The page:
Despite compelling evidence supporting the contribution of Tree Intercropping Systems (TIS) to farmers' livelihoods, little research has addressed farmers' knowledge of TIS in the ecologically deteriorated zones of Uzbekistan, Central Asia. Similarly, farmers' understanding of the motivation for practicing TIS is poorly known. A survey conducted with 133 households during 2003–2005 showed that the surveyed farmers managed 17 different tree-crop simultaneous systems with 97% of all sites including fruit species. The annual components were commercially the more important and were given the highest priority—with cereals (47%), vegetables (27%), fodder (19%) and cash crops (7%). Irrespective of tree species and plantation age, the most frequently observed tree density was 200–500 trees ha−1, although subject to large variations. The dominance of younger trees <10 years (41%) was evidence of the recent interest in TIS and was obviously linked to recent land reforms and change in land ownership. The knowledge of TIS management among those surveyed was rather superficial. Training and educating of farmers and gardeners would help to achieve the potential benefits of TIS. The interaction between agroforestry, environmental research and farmers' practices must be improved given the growing interest and significance of TIS for the rural population, and the government must increase private landowners' participation in farm management and decision-making.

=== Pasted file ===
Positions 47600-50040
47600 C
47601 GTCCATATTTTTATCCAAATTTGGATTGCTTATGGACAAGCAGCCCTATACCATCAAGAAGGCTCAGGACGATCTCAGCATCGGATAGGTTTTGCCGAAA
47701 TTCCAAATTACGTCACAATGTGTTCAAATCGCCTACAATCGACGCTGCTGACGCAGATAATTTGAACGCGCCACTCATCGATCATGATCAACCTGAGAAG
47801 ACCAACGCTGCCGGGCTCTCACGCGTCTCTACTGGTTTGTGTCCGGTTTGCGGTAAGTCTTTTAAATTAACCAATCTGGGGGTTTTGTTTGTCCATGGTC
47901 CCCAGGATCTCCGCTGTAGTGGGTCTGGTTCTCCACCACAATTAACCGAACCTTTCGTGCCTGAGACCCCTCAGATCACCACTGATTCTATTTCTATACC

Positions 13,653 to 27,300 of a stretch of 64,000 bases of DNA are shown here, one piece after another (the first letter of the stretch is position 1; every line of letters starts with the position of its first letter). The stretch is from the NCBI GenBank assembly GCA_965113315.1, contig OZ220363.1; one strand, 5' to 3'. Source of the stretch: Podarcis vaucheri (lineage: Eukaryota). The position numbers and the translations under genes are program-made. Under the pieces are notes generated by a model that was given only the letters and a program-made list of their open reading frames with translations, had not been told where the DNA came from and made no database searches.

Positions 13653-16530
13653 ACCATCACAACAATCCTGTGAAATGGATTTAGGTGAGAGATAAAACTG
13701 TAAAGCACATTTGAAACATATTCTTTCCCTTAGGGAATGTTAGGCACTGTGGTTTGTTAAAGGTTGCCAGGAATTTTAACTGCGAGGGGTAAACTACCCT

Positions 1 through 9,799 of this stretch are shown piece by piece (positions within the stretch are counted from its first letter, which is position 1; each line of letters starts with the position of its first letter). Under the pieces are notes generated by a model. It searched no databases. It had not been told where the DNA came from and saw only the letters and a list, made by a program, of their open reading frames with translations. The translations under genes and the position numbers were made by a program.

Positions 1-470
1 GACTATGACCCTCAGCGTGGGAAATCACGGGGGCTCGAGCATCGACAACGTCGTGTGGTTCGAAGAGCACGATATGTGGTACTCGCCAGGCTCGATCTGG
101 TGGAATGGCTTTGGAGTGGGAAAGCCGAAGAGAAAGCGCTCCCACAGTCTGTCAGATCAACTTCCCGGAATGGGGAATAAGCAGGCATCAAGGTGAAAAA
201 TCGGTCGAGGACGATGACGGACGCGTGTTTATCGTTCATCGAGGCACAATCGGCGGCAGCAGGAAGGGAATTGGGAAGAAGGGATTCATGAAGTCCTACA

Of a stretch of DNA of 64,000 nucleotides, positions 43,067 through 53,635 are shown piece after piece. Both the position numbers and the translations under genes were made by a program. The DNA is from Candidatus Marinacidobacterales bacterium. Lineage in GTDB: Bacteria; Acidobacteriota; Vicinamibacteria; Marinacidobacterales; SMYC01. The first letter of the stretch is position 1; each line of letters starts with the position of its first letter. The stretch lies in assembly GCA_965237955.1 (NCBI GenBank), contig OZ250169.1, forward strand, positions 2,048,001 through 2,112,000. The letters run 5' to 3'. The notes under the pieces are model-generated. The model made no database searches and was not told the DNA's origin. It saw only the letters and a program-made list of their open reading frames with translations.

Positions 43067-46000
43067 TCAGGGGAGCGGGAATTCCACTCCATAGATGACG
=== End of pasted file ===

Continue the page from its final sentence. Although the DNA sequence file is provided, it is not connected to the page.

|Number of pages||18|
|Journal||Forests Trees and Livelihoods|
|Publication status||Published - 2008|
- Agroforestry systems
- Farmers' knowledge
- Fruit tree species
ASJC Scopus subject areas